Katy Brennan:  And if you don't mind my following up with another question, do you feel that same amount of applying internal pressure to these efforts with your blue partners, the partners from the law enforcement, that have already signed up for this journey with you?

Nadine Jones:  Yeah. The ones who signed up with us, they are, for lack of better phrase, maybe not the right phrase, I was going to say ride or die, but maybe that's not the phrase we want for this kind of topic, but they're with us, arms linked and incredibly loyal and committed to this objective. Other members of the blue community, I have to say a year later, we're finding a little bit more, the openness is closing. So they're retreating into themselves and they feel like they're constantly under attack. Nobody's listening to them. Nobody's seeing them, nobody understands them. They feel like their humanity is not being seen. So you do see that there is a bizarre parallel between members of blue and members of black, where we're both feeling the same thing, but we're feeling it in isolation of one another.

But when you take the time to actually engage and speak and talk and reveal some of your heart to the "other" things open up. So the question is, how do you do that with 18,000 police agencies across the country with millions of communities? There is a way to do it. And I guess we'll talk about that, but we just need to continue the efforts and maybe fund different outreaches in order to penetrate those groups.

Katy Brennan:  Yeah. That's really interesting. I'd love to maybe go a level deeper with you on that, because as you founded The Initiative, it seems as though there could have been a number of different approaches that you took, but you really focused on the humanity, what is the commonality between people at the center, and I'm curious, I was hoping you could talk a little bit about that when I have looked into your organization, I see collaboration and partnership and trust as critical capabilities to bringing these communities together. Can you just talk a little bit about why these are the values at the center of your work?

Nadine Jones:  Yes. We believed then, and still believe now that, that's the only way that we're going to get sustainable change. So it's not like we're just such holy wonderful, just peaceful people. Those might not be the right words, but we believed that the problem that we saw was a lack of humanization and a lack of trust. And so this was the remedy, this was the remedial step that we needed to implement and insert into the space to correct that failure between police and civilian communities. Now, somebody else might look at it and say, no. The only problem is legislation is not working, or qualified immunity has run its course and needs to be overturned by the Supreme Court. They would enter, and are in this space with a completely different viewpoint and different objective, that's not what we recognized as the problem.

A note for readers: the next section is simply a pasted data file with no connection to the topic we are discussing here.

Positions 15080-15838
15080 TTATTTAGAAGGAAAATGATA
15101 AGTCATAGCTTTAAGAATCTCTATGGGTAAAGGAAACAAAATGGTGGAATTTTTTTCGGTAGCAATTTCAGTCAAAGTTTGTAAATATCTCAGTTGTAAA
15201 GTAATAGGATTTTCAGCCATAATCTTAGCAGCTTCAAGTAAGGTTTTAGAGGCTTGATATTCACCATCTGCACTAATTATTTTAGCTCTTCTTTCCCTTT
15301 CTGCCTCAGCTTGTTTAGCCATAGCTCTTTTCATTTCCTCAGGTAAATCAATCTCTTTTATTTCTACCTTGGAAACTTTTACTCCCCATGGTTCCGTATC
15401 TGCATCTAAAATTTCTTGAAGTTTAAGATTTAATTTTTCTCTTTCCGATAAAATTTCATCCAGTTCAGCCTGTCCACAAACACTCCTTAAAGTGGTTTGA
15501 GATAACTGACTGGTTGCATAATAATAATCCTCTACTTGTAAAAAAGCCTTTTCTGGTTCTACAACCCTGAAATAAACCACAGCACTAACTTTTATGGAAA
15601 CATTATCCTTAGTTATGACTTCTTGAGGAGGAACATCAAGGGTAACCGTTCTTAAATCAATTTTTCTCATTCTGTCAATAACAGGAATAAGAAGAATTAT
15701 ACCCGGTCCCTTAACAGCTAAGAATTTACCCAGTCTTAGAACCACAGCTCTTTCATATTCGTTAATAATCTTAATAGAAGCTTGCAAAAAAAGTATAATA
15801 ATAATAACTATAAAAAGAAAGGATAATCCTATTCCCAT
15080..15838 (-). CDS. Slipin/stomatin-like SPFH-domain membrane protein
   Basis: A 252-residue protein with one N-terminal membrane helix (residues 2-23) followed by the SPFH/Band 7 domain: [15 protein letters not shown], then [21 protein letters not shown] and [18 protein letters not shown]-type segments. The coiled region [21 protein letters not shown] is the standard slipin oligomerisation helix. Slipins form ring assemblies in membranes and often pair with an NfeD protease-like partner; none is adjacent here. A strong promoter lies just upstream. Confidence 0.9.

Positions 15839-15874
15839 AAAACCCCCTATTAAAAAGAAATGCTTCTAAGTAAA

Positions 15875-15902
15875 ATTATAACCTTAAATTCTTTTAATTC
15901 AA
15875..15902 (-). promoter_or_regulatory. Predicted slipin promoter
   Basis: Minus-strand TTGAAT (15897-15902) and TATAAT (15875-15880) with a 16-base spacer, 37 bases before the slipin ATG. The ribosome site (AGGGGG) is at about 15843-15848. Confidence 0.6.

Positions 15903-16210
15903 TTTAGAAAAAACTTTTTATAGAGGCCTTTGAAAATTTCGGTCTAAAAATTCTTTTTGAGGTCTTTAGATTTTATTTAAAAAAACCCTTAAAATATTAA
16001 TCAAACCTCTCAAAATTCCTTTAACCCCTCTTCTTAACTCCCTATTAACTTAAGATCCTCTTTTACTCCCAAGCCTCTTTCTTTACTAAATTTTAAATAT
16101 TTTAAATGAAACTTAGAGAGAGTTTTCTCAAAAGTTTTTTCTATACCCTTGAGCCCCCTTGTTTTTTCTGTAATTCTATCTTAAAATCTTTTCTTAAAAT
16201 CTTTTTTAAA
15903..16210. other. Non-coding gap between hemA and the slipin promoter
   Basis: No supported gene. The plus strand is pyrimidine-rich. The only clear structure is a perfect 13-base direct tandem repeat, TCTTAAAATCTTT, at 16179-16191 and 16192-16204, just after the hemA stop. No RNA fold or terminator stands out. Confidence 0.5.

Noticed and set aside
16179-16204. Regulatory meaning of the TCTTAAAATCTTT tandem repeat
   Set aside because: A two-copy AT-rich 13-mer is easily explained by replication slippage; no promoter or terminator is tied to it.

Now, it could be our corporate role and experience as ethics and compliance officers. We understand acutely that there can be a gap between objectives on paper and how people carry out and live those principles on a day to day level. And our children, we live at the part of policing where it intersects with how day to day policing is done. So legislation was not something that we saw as an immediate remedial step that could help our community at the local level, because we still need to engage with the foot patrol, with the beat cops. And how are we engaging with them? So we never wavered from it. It continues to be true that if you spend time with people in a positive way, if you're somewhat open, I say somewhat, it can be challenging, but if you reveal some of yourself to them, they will reciprocate in kind. And before you know it, there's at least some building of trust, at least the person is less of an other than they were before that encounter.

Katy Brennan:  Mm-hmm (affirmative). And you mentioned briefly education as being a critical aspect of your work. Can you tell us a little bit about where education fits into your initiative, how that intersects with the focus on values that we've been talking about? Hoping you could talk a little bit about your partnership with LRN related to that, and really what you've been experiencing since you've been rolling out some of your education initiatives.

Nadine Jones:  Let me start with my personal experience, who I am today is not who I started out to be a year prior. And it's because I've had to learn, I had to grow in order to be able to do this work that I'm doing. And by that I mean, just increase my knowledge in terms of brain science and empathy and wellness, and all of these things have come into play in terms of othering, that was not a word that I even knew existed a year ago. So because, I'll speak for myself, I'm goal oriented, I know where I want to be in terms of the organization and our interactions with members of the blue community in particular, I had to dig deep into myself and learn different skillsets, polarity thinking that you can have competing values with merit. I didn't know that, I thought my value is the one with merit. And then the other one, I need to convince the other to understand why my value system is the one with merit. No, not the case.